The judgment of JJH Melissa Clarke, sitting as a High Court Judge, in DPA (London) Ltd v D’Aguanno & Ors [2020] EWHC 2374 (IPEC) is a classic example of failing to prove key matters in a claim. Firstly the claimant failed to prove that the defendants had signed contracts with restrictive covenants, secondly it failed to prove it had suffered loss and received damages of £1.00.


The claimant brought proceedings alleging that the two defendants had breached restrictive covenants and copyright when they set up a company.  The defendants denied that they had signed the contracts.   One defendant admitted that some work had been retained after he had left but denied using it.  The judge found that the contracts had never been signed or agreed. She also found that there had been a breach of copyright in one defendant taking some material for his portfolio, however this material had not been used and no loss had occurred. Damage of £1 were awarded to the claimant.


The judge considered the argument that the defendants were subject to restrictive covenants.  She found that there was no basis for the claimant’s case in this regard.

  1. Mr Padalino’s written evidence was that Mr D’Aguanno was offered a three-month probationary period, after which he offered him a “permanent position” at DPA. He says that he issued a contract to him after his 3-month probationary period and exhibits this purported contract to his second witness statement. It is not signed by Mr D’Aguanno.
  2. Mr D’Aguanno says that DPA never provided this document to him and he had never seen it until the filing of Mr Padalino’s second witness statement a few weeks before trial, to which it was appended. Mr D’Aguanno says that after his 3-month trial period ended in February 2017, he asked Mr Padalino for an employment contract, but Mr Padalino would not agree to this. After that, Mr D’Aguanno registered with HMRC as self-employed, invoiced DPA on a monthly basis, and paid his own taxes annually as self-employed. This continued throughout his employment. DPA now accepts that Mr D’Aguanno was not an employee, but always carried out work for DPA as a self-employed contractor.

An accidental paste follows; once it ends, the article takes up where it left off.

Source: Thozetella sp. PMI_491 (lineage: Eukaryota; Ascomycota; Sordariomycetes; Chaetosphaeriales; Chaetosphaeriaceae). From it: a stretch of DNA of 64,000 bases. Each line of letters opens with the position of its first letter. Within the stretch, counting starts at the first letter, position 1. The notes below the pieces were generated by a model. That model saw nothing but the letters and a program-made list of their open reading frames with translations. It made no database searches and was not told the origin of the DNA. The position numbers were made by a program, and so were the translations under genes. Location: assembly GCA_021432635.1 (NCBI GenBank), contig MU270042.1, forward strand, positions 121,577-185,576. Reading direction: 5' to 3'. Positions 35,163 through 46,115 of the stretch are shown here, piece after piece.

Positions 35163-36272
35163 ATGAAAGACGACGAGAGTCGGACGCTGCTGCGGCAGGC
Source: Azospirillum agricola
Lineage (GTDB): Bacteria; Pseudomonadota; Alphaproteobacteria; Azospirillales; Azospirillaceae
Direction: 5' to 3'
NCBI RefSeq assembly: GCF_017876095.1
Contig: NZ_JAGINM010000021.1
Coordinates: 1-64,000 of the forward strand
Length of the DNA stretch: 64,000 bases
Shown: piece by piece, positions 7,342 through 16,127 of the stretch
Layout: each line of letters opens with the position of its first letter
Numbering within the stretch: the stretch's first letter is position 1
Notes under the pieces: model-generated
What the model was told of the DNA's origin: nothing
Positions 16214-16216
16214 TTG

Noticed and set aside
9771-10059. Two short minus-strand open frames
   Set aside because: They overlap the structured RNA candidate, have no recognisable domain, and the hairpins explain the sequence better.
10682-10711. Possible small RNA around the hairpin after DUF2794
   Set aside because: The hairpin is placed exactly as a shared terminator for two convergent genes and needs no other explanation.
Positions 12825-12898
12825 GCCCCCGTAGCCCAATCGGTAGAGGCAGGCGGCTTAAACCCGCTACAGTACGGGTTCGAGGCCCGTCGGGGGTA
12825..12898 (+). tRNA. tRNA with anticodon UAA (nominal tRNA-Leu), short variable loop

3. Mr Padalino says that Ms Muller also worked at DPA pursuant to a contract which he says was drawn up on 22 August 2016 and issued to her on 28 December 2016. The copy that he relies on is signed by him, but not Ms Muller. In cross-examination he was unable to say if it had ever been signed by Ms Muller, saying it should have been, but that other DPA staff members were responsible for ensuring it was.
  4. Ms Muller denies ever having been provided with a copy of the purported contract or signing it. Ms Muller says that after her trial period, like Mr D’Aguanno, she asked to have an employment contract, but Mr Padalino refused. Accordingly, she invoiced DPA monthly for the work she had done at an agreed hourly rate. She says that after that initial conversation there was never any mention of a contract and she was never provided with a contract, or restrictive covenants for her to agree or to sign. She says that even if she had been asked to agree to restrictive covenants she would have refused, as during the time she was working on a self-employed basis for DPA she also had some of her own local clients to whom she provided architectural services on her own account, and the restrictive covenants would have prevented that. She describes Mr Padalino’s evidence on this point as “an absolute fabrication“.
  5. Ms Muller says on 28 December 2016, the date Mr Padalino says the contract was agreed between them, she was in the middle of annual leave (from 23 December 2016 to 2 January 2017) and was in London on a day out with her husband and young children. She shows a credit card statement showing the train ticket to London she bought that day. She says she certainly was not agreeing contractual terms with Mr Padalino.